- Visualization and rendering
- Parametric elements such as windows, doors, and walls
- Architectural and structural steel modeling
- Ability to produce design alternatives depending on your objectives and constraints
- Interoperability with commonly used CAD formats
- Form-making (creating a site-specific profile, form, and sketch studies), and more
Revit also promotes collaboration by supporting:
- Scheduling with the use of tables
- Worksharing, which automatically saves, syncs, and updates any changes, creating an up-to-date centrally shared model
- Cloud rendering
And as stated earlier, Revit also offers discipline-specific features and capabilities for architects, structural engineers, MEP professionals, designers (computational design users), and construction professionals. In addition, Revit also lets you import raster files such as PDFs and images, but with a caveat.
A drawing saved as a raster file and subsequently imported into Revit only serves two functions. First, it is meant to enable you to trace over the outline of the drawing. Second, you can also use it as a reference to create a 3D model.
This means that Revit does not support vectorization, a process that automatically traces over a raster drawing’s outline to create a vector drawing. To accomplish this, you either have to manually trace over the outline, which, as stated, is highly time-consuming and may introduce inaccuracies and inconsistencies.
Alternatively, you can use vectorization software such as Scan2CAD. A leading conversion software, Scan2CAD enables you to convert the raster file (PDF or image) into a vector format that you can then import into and edit on Revit. This means that once the vectorization and importation are complete, you can directly manipulate the drawing using Revit. You no longer have to trace over the outline manually or use it as a reference.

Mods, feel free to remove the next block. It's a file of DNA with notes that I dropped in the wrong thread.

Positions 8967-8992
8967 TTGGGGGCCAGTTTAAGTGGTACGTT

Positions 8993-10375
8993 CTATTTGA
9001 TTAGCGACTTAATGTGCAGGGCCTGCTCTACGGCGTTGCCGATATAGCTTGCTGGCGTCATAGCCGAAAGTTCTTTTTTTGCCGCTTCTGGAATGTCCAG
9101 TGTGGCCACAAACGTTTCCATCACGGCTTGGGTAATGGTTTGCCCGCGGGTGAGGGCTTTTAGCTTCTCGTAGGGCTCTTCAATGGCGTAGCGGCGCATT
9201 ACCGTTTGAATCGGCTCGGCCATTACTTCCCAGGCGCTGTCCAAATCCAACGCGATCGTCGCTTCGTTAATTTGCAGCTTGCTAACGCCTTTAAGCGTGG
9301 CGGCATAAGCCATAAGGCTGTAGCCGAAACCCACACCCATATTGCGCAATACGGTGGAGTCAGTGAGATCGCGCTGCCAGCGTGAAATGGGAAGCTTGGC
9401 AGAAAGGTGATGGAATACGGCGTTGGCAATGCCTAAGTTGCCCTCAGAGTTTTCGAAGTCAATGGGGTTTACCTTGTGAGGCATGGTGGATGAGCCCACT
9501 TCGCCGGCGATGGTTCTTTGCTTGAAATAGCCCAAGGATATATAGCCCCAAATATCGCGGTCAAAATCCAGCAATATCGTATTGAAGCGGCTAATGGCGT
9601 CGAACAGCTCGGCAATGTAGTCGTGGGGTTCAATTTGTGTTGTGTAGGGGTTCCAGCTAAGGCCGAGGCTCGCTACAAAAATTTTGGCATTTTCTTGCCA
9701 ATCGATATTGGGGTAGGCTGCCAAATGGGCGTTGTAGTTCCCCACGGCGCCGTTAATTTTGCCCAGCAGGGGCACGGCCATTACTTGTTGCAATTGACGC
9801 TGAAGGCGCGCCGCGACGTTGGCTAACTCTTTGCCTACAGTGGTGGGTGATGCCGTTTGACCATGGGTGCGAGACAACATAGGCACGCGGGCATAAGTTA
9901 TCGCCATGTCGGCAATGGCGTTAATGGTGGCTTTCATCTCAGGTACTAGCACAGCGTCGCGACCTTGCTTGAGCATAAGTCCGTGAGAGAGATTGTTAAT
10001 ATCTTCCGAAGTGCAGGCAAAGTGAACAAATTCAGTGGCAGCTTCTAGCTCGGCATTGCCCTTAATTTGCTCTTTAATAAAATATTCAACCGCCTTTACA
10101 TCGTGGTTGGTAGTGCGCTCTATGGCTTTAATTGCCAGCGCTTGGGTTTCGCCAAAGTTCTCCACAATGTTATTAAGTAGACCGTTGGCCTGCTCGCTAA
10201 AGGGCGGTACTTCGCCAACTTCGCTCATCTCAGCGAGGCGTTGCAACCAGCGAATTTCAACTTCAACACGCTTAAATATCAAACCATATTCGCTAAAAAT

In this regard, Scan2CAD promotes convenience and accuracy. And in fact, it also lets you import images into Revit. In this article, however, we’ll specifically focus on how to import floor plans to Revit. In particular, we will highlight the steps on how to convert the raster floor plan to a vector format before you can import it to Revit. So, let’s get into it.
How to Import Floor Plans to Revit
As a reliable intermediary, Scan2CAD offers features and capabilities that Revit does not provide. Most notably, it enables you to clean a raster drawing and subsequently vectorize it. Simply put, Scan2CAD facilitates any effort to import floor plans to Revit. And here’s how it achieves this feat.
Video Tutorial: How to Import Floor Plans to Revit
Step-by-Step Guide: How to Import Floor Plans to Revit
- Launch Scan2CAD and import the raster floor plan you intend to vectorize. Scan2CAD opens the drawing regardless of whether it is saved as a PDF or image. It is worth noting that you can verify the characteristics of the raster drawing by simply zooming in on a section of the floor plan. For example, if you observe that the lines comprise pixels, then you are dealing with a raster floor plan. In this case, the quality of the lines will deteriorate the more you zoom in on the drawing.